Greg Balco

Greg Balco
Berkeley Geochronology Center
2455 Ridge Road
Fields of interest
Geochronology, paleoclimate, ice sheet and glacier change, Antarctic ice sheets
Description of scientific projects
Antarctic ice sheet change. A group of projects focuses on applying cosmogenic-nuclide geochronology to reconstruct past ice sheet change in Antarctica. Mainly this involves locating and visiting parts of Antarctica that are not now covered by ice, looking for geologic evidence for past ice cover, and dating it. This work involves many collaborators and its result is a large data set of surface exposure ages on Antarctic glacial deposits that can be used to reconstruct past changes in ice sheet thickness and extent and also for purposes of ice sheet model evaluation and validation.

One weakness of this work is that, by definition, glacial deposits preserved above the present ice sheet can only provide information about past times when the ice sheet was larger than present, which is important in a a general Earth-history sense, but is not very useful for understanding ice sheet response to warmer-than-present climate conditions that are likely to occur in future. The real challenge is to learn about times when ice sheets were smaller than present, which is much more difficult, because by definition any direct geological evidence that an ice sheet was smaller than present is now buried beneath the ice sheet. Thus, new and future projects in this area aim to take advantage of recently developed drill systems capable of recovering bedrock samples from beneath the Antarctic and Greenland ice sheets, and use cosmogenic-nuclide exposure- and burial-dating methods to find out whether and when subglacial bedrock was exposed by ice sheet shrinkage during past warm periods.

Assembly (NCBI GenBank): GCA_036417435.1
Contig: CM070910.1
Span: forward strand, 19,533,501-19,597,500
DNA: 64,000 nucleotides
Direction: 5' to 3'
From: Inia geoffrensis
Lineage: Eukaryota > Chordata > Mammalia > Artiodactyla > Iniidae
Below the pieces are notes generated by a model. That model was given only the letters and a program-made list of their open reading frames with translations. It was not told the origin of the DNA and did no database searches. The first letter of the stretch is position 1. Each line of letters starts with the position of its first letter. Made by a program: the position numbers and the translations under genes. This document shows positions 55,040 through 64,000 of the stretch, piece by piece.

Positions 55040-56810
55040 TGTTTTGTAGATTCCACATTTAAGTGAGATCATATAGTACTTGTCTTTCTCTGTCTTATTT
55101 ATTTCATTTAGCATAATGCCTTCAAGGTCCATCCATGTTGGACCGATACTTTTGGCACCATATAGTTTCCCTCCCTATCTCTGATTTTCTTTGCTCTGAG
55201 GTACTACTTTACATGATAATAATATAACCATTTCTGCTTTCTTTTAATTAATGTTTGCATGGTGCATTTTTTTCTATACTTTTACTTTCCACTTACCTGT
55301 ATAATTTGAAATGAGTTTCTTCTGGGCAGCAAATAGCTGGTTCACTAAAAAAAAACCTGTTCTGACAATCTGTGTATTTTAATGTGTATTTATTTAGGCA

Geochronology data management and discovery. Focuses on building a computational and data management infrastructure for cosmogenic-nuclide geochemistry to make synoptic analysis of global exposure-age and erosion rate data sets feasible, routine, and transparent.

Cosmogenic-nuclide burial dating. Another group of projects (currently with collaborators Charles Rovey, Kim Blisniuk, and Alan Hidy) focuses on applications of the "burial dating" method, which relies on decay of cosmic-ray-produced radionuclides in rocks or sediments that have been exposed to the cosmic-ray flux at the surface for a time and subsequently buried in sedimentary deposits. These methods are very useful for dating late Cenozoic clastic sediments that are difficult to date by other means, and these projects are exploring applications in Quaternary terrestrial stratigraphy and paleoclimate, paleoseismology, and human origins research.

Cosmogenic-nuclide systematics. Work in this area focuses on better methods of measuring cosmic-ray-produced radionuclides and stable noble gases in a variety of minerals; estimating production rates for various nuclide-mineral systems; and building online systems for computing exposure ages and erosion rates from cosmogenic-nuclide concentrations.

Cosmogenic noble gas thermochronometry. This project, with collaborators Marissa Tremblay and David Shuster, aims to understand thermally activated diffusion of cosmic-ray produced noble gases in minerals at the Earth's surface. This is useful because the sensitivity of diffusivity to temperature implies that this approach can potentially be used to reconstruct past surface temperatures.

Other. Precariously balanced rocks. Exposure-dating applications to paleoseismology, tectonics, and glacier change chronology beyond Antarctica.